The following table presents the fair value of the retirement plan’s assets at December 31, 2010 and 2009 by asset class:
                                 
            Fair Value Measurements at December 31, 2010  
            Quoted Prices in Active     Significant Other     Significant  
    Carrying     Markets for Identical     Observable Inputs     Unobservable  
Asset Class   Value     Assets (Level 1)     (Level 2)     Inputs (Level 3)  
    (In thousands)  
Cash
    13,599       13,599              
Guaranteed deposit fund (a)
    11,977                   11,977  
Equity Securities (b)
    81,017       81,017              
Fixed income securities (c)
    45,283             45,283        
 
                       
 
  $ 151,876     $ 94,616     $ 45,283     $ 11,977  
 
                       
                                 
            Fair Value Measurements at December 31, 2009  
            Quoted Prices in Active     Significant Other     Significant  
    Carrying     Markets for Identical     Observable Inputs     Unobservable  
Asset Class   Value     Assets (Level 1)     (Level 2)     Inputs (Level 3)  
    (In thousands)  
Cash
    8,732       8,732              
Guaranteed deposit fund (a)
    12,059                   12,059  
Equity Securities (d)
    78,475       78,475              
Fixed income securities (e)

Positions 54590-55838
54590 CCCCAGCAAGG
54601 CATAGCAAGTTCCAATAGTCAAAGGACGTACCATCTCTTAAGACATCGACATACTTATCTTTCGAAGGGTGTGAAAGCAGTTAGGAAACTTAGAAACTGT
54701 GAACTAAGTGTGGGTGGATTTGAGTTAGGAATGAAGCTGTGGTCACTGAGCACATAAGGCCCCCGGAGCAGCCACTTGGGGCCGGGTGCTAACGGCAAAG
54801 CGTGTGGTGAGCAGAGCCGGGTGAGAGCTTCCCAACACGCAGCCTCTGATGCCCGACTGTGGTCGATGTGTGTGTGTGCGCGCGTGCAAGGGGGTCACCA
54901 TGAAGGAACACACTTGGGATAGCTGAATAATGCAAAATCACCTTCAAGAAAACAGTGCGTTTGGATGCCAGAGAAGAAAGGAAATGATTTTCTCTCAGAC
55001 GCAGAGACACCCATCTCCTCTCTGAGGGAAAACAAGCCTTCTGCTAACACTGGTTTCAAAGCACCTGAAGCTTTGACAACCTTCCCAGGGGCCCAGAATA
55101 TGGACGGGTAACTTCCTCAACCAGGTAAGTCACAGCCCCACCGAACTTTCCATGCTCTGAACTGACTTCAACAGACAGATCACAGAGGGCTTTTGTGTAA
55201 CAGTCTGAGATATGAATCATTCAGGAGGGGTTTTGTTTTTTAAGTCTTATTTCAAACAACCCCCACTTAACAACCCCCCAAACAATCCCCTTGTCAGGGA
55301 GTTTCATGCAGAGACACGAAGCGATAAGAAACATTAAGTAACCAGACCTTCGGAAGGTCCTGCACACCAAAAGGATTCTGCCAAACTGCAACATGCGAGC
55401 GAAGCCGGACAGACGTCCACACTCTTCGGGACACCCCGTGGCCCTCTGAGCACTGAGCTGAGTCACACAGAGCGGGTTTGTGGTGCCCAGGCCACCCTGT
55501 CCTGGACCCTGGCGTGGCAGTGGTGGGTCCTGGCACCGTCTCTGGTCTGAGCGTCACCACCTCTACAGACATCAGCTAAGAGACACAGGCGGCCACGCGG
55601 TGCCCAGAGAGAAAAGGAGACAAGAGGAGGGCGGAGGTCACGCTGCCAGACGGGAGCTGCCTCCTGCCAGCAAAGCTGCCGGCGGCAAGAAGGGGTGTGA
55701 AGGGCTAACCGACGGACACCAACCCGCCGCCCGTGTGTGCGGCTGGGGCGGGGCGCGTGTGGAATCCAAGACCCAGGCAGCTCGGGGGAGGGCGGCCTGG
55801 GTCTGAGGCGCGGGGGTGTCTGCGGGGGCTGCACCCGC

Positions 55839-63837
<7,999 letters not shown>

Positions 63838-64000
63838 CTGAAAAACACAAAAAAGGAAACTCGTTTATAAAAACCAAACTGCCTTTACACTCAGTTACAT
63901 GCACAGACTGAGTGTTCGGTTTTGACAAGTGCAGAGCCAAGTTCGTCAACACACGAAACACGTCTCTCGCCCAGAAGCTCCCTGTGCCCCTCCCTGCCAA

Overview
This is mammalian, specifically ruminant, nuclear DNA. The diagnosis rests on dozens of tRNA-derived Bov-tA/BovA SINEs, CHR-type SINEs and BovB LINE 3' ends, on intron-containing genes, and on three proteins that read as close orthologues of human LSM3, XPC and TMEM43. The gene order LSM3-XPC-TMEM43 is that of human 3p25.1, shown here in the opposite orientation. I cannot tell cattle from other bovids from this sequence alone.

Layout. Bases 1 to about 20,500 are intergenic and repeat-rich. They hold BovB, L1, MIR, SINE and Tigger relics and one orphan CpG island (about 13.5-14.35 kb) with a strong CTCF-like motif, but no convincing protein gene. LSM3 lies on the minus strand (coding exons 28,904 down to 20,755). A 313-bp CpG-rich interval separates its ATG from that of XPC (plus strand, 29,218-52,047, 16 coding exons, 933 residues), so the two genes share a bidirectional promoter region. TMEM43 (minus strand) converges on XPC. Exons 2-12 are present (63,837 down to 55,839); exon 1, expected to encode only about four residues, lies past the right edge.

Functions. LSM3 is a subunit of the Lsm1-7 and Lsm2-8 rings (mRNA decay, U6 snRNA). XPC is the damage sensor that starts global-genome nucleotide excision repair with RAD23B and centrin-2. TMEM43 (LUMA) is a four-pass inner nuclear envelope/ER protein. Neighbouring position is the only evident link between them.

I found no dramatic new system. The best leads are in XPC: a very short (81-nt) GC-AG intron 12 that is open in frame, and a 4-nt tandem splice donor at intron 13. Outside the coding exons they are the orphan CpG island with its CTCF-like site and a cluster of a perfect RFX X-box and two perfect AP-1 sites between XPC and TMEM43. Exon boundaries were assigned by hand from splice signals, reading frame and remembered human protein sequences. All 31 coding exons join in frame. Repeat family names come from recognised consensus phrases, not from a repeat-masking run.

44,502             44,502        
 
                       
 
  $ 143,768     $ 87,207     $ 44,502     $ 12,059  
 
                       
 
(a)   The Guaranteed Deposit Fund (the “Fund”) is an investment in the general account of the Prudential Retirement Insurance and Annuity Company and represents an insurance claim supported by all general account assets. The Fund’s assets are intermediate-term, high-grade fixed income securities consisting of commercial mortgages, private placement bonds, publicly-traded debt securities and asset-backed securities.
 
(b)   This class includes a mutual fund that invests primarily in stocks representative of the whole U.S. stock market. The objectives of this mutual fund is to outperform the U.S. stock markets. This class also includes $8.9 million of Hudson City Bancorp, Inc. common stock at December 31, 2010.